Samsung Medison and Intel Help Improve Anesthesia Delivery

Samsung Medison and Intel are collaborating on NerveTrack™, a real-time nerve tracking ultrasound feature that helps anesthesiologists identify nerves in a patient’s arm to help administer anesthesia quickly and accurately. Leveraging the Intel® Distribution of OpenVINO™ toolkit, Samsung Medison’s NerveTrack™ can potentially reduce scanning time by up to 30 percent, according to the company.


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Image credit: Samsung Medison

Ultrasound-guided regional anesthesia (UGRA) is becoming standard practice for needle-based interventions, including vascular access and peripheral nerve block. However, even with UGRA, it can be difficult for anesthesiologists to correctly identify nerves, which can be as small as 2 millimeters in diameter, or to see the needle tip properly. NerveTrack can automatically identify nerves in real time for anesthesiologists, reducing the possibility of complications while improving workflows.

“To keep up with the changing world of healthcare, you need trusted partners and flexible technologies. That’s why we teamed up with Intel to create our NerveTrack solution. With our combined industry expertise and cutting-edge solutions, we’re using innovative technologies to help practitioners identify nerves faster and more accurately. The result is potentially less risk, better patient outcomes and more efficient workflows,” says Dr. Won-Chul Bang, vice president for product strategy at Samsung Medison. NerveTrack can also be helpful for use in teaching hospitals for medical students and residents.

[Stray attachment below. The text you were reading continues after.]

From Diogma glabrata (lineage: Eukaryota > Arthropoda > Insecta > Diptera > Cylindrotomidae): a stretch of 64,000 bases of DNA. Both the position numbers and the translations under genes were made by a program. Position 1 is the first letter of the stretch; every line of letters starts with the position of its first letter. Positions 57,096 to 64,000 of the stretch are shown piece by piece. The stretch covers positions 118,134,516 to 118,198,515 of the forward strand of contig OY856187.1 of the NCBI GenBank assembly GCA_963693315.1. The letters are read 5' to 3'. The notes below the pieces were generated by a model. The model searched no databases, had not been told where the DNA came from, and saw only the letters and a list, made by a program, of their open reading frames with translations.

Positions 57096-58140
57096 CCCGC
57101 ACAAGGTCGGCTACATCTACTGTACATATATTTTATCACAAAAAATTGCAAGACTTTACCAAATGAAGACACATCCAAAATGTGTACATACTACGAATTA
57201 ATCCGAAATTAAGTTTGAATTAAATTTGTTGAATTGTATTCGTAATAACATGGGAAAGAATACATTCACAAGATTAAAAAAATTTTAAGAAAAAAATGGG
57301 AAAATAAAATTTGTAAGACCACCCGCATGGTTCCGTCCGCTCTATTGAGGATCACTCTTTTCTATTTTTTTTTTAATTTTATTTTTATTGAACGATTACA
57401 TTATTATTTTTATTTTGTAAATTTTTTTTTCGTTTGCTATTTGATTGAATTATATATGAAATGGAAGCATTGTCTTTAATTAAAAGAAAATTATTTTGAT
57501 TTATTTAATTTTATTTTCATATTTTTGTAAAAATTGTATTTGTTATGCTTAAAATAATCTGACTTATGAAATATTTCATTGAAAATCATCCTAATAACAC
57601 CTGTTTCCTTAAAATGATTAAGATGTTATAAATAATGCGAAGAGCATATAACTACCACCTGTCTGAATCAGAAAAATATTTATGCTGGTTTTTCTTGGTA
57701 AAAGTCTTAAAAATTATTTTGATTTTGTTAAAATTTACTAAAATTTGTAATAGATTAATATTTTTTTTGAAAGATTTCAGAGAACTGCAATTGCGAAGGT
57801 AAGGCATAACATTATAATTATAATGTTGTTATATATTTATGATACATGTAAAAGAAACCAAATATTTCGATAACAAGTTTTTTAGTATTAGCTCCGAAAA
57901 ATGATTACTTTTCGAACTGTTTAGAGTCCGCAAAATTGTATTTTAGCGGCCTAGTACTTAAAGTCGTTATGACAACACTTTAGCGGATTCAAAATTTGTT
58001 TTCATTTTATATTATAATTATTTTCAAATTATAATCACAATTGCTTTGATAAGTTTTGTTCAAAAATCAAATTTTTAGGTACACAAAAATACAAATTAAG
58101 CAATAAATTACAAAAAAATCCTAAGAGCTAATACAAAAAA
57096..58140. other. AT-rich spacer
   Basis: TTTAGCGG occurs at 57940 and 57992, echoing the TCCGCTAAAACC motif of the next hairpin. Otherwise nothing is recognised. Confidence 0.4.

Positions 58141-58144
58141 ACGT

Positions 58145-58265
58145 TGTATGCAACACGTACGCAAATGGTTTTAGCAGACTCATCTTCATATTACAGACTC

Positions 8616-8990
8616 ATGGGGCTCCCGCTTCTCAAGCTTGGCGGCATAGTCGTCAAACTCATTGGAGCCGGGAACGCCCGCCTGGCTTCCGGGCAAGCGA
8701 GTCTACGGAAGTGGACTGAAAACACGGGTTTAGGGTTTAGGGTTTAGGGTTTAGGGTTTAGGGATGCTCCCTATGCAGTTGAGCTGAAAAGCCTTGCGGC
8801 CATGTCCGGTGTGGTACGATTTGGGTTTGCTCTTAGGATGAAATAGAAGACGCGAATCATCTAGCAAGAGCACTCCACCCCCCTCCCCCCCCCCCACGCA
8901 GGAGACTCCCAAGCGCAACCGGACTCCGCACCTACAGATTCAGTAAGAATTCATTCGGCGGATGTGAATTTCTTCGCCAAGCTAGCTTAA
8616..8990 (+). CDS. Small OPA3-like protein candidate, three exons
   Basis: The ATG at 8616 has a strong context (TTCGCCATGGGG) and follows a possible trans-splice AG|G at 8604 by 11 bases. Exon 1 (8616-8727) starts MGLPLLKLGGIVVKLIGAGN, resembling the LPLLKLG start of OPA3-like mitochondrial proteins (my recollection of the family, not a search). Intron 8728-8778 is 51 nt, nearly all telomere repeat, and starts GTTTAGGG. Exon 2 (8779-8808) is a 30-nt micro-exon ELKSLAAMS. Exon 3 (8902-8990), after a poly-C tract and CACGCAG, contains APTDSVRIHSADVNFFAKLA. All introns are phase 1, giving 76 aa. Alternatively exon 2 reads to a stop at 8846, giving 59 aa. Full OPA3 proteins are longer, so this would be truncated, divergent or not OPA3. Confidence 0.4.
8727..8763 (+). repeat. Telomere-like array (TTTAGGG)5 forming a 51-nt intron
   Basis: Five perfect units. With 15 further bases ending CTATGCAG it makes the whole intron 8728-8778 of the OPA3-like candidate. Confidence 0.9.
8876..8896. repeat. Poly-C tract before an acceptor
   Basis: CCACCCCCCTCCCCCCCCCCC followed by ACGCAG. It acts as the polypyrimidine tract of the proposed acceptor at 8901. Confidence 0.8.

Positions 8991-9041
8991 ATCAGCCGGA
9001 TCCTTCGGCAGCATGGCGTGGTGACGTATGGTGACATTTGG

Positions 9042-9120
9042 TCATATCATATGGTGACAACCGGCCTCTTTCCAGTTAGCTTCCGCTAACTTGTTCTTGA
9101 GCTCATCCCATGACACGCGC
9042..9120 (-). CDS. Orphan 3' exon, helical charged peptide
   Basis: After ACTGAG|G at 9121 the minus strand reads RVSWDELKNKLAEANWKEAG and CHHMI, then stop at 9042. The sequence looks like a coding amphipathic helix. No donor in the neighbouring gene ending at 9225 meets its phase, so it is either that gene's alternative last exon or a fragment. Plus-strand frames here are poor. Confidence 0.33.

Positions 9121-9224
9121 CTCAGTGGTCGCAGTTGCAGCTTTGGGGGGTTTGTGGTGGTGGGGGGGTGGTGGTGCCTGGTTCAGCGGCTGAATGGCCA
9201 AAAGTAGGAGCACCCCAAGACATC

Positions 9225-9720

Improving Treatment Workflows

NerveTrack was developed based on the Intel® Distribution of OpenVINO™ toolkit. It uses inference to detect and identify the location of a nerve area in real time during an ultrasound scan, improving the treatment workflow for anesthesiologists. 

To train Samsung’s proprietary real-time algorithm that automatically detects nerves in ultrasound images, a significant amount of clinical ultrasound data was required. And with Intel’s OpenVINO CVAT (Computer Vision Annotation Tool), the total volume of training data increased up to 7 times, leading to improved accuracy of more than 20 percent.

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